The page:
One thing I really love about my Olympus cameras is the computational photography that is built into the cameras that really makes a photographer’s life easier. One of these computational photography features is Live ND.
With Olympus’ Live ND, multiple images are quickly taken in succession and composited in order to create a slow shutter effect. This feature allows you to create motion blur images like smooth waterfalls, moving clouds, waves, moving vehicles, etc. without using an ND filter in front of your lens.
When you combine Live ND with the image stabilization of Olympus cameras, you can get this slow shutter effect without using a tripod. The Olympus 12-100mm f/4 paired with the E-M1X or E-M1 Mark III is a terrific lens/camera combination for Live ND with 7.5 stops of image stabilization. Live ND is available only on the Olympus OM-D E-M1X and E-M1 Mark III cameras.
Photographing Waterfalls with Live ND
I recently went on a photography trip to Michigan’s Upper Peninsula during the peak autumn tourist season. Often the observation platforms for some of the more popular waterfalls were crowded with tourists making it nearly impossible to photograph the waterfalls with a tripod.
With Live ND and the image stabilization built into the Olympus cameras, I was able to produce silky waterfall photographs without using a tripod. I could also get compositions that others could not get while being restricted to a tripod by shooting with the camera high in the air or over the railing. I also was able to photograph the waterfalls much quicker than if I had to set up and compose with a tripod.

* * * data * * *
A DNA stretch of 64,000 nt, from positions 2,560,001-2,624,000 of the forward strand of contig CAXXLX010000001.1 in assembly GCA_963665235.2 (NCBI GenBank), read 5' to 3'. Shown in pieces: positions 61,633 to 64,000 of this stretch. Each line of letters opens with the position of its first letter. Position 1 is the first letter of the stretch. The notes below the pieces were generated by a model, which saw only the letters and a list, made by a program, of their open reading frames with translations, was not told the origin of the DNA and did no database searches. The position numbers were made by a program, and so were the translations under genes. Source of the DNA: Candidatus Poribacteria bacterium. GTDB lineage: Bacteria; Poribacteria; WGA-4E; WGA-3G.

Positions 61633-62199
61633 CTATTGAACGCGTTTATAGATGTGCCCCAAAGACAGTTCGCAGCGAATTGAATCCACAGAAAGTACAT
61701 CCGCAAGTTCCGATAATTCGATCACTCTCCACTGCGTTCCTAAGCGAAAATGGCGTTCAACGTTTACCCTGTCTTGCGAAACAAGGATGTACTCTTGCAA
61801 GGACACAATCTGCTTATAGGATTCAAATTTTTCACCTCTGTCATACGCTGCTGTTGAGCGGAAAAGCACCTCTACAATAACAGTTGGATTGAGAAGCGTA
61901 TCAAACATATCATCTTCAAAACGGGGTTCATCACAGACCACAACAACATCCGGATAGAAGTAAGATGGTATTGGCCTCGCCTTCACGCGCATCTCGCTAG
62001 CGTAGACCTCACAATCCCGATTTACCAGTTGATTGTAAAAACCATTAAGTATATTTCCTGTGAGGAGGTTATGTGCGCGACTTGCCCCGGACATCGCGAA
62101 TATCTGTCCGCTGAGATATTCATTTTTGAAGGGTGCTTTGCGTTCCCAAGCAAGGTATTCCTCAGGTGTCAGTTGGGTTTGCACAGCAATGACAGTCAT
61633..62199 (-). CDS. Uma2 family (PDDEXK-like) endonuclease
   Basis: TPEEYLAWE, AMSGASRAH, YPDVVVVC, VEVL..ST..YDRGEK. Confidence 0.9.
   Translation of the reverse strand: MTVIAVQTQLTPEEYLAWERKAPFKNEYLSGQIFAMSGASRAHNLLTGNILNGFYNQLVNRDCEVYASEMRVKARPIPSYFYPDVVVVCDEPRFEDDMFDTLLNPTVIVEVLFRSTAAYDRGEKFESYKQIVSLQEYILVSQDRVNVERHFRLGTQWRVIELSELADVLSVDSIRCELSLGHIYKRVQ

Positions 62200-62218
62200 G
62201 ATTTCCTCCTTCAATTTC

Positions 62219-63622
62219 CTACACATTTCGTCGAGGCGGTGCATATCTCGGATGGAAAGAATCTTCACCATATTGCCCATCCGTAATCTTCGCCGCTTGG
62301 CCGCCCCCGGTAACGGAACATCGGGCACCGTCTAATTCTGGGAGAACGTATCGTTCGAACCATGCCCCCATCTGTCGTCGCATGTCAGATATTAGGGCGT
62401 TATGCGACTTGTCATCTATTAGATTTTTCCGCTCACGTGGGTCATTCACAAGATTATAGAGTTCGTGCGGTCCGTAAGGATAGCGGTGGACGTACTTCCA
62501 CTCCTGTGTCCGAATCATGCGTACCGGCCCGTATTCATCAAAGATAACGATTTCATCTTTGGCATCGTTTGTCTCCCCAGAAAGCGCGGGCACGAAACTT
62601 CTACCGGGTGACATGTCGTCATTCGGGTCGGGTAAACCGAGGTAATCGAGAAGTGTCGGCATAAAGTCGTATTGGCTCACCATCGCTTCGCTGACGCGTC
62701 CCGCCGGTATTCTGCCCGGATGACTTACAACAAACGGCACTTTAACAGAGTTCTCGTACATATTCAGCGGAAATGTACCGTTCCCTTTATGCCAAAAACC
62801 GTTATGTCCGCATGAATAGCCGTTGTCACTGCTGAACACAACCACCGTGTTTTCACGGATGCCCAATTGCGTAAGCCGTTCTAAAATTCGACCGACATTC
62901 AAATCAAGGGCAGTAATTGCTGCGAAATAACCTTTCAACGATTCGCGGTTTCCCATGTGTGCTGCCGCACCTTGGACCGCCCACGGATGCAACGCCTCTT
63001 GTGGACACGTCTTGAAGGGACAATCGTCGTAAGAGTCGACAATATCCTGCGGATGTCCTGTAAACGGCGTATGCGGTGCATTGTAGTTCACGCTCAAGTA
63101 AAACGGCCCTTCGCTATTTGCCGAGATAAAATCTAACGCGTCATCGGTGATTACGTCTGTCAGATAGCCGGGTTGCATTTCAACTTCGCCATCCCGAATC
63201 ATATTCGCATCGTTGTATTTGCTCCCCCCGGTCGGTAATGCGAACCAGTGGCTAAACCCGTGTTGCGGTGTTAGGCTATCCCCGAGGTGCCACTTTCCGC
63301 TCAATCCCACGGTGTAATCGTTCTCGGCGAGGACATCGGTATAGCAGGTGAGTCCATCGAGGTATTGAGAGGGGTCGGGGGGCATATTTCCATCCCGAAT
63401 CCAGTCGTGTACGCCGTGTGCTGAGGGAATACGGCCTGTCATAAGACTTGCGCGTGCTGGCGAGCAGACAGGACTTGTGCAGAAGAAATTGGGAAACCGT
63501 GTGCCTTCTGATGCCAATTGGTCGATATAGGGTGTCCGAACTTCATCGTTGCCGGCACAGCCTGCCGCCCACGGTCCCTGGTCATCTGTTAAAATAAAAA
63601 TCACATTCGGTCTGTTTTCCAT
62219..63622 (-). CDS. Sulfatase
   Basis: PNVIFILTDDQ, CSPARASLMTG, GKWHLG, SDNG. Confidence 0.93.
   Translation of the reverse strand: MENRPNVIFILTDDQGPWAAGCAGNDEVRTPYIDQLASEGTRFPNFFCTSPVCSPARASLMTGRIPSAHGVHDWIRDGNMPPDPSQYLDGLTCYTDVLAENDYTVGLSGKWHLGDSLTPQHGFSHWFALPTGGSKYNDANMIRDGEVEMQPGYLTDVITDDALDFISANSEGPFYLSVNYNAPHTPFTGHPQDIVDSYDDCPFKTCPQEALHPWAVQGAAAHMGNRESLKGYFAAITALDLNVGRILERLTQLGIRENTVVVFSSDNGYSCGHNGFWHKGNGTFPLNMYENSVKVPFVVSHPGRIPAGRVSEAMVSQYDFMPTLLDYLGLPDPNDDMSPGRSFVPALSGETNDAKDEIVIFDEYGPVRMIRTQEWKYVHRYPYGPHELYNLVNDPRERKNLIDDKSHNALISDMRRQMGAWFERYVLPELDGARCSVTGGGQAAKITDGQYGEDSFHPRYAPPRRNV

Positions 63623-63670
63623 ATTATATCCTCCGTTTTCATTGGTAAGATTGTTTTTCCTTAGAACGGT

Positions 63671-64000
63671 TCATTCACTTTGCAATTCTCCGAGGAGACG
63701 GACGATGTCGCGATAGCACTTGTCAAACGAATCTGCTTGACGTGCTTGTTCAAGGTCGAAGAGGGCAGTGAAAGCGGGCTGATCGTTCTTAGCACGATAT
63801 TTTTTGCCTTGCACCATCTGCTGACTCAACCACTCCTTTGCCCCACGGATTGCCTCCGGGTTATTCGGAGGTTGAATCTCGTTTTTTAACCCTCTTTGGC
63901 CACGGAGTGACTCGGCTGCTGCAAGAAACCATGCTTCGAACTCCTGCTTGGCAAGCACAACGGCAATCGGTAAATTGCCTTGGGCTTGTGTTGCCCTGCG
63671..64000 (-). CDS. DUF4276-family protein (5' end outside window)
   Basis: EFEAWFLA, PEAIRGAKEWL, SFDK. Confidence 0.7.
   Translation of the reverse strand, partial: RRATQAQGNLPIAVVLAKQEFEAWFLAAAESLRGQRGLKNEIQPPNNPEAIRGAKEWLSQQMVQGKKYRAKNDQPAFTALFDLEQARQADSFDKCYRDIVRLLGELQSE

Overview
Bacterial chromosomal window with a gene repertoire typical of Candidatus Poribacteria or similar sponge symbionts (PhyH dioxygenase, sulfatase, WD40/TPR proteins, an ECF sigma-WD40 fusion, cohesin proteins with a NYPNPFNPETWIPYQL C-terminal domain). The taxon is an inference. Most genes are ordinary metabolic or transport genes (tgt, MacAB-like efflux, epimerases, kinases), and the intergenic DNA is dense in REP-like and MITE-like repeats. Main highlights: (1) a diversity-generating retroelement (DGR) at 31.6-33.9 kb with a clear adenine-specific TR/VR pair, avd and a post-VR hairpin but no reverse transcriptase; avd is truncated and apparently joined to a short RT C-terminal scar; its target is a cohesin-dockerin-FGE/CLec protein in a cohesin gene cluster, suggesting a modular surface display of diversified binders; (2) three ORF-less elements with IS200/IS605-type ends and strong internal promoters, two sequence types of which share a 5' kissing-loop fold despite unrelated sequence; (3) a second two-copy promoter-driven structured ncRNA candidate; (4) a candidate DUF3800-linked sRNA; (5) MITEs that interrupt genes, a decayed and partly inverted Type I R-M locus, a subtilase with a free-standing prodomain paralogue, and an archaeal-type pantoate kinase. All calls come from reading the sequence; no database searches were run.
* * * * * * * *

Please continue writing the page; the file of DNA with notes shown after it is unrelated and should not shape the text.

Live ND Waterfall Tips
- Use the railing for extra stability when handholding the camera with Live ND
- Don’t be afraid to raise the ISO. I shot a lot of images in dark forest settings using ISO 640. Noise reduction software like Topaz DeNoise does a terrific job cleaning up the noise in these images. Live ND does have an ISO limit of 800.
- Use the histogram and zoom in to check that the whites are not blown out in the images prior to leaving the scene.
- Live ND 16 work best for me for most waterfalls. I also used Live ND 32 for some images where I wanted more motion blur in the image.
All of the images in this blog were taken using the Olympus OM-D E-M1 Mark III and Olympus 12-100 f/4 lens. I’ve included the camera settings in the caption for each photograph.
How to Set Up Live ND
Live ND can be set up in Shooting Menu 2. Note: You must be in either Manual or Shutter Priority shooting mode to enable Live ND. In the Live ND Menu, you can choose from Live ND2 (1 stop) to Live ND32 (5 stops). You can also turn on LV Simulation to preview the slow shutter effects in your viewfinder and LCD. This can be really helpful when setting up a composition if it doesn’t make you dizzy.
I added the Live ND Menu to my Favorites Menu (Press the Record Button when on the menu) so I can quickly access Live ND. If you are going out on a waterfall photo shoot, you may also want to assign Live ND to a camera button to quickly turn it on / off while shooting. You can assign Live ND to a button using the Button Function (gear icon in the lower right) in the Super Control Panel.
Live ND Limitations
Live ND does have some limitations. It cannot be used with video, flash, or other computational features in the camera like bracketing, HDR, High Res Shot, Keystone Compensation, etc.
Live ND also has some shutter limitations based on what which Live ND setting you select. See below for the fastest shutter speed for each Live ND setting.
Fastest Shutter Speed Limitations
ND2 (1 Stop) – 1/30 second
ND4 (2 Stops) – 1/15 second
ND8 (3 Stops) – 1/8 second
ND16 (4 Stops) – 1/4 second
ND32 (5 Stops) – 1/2 second
Written by Martin Belan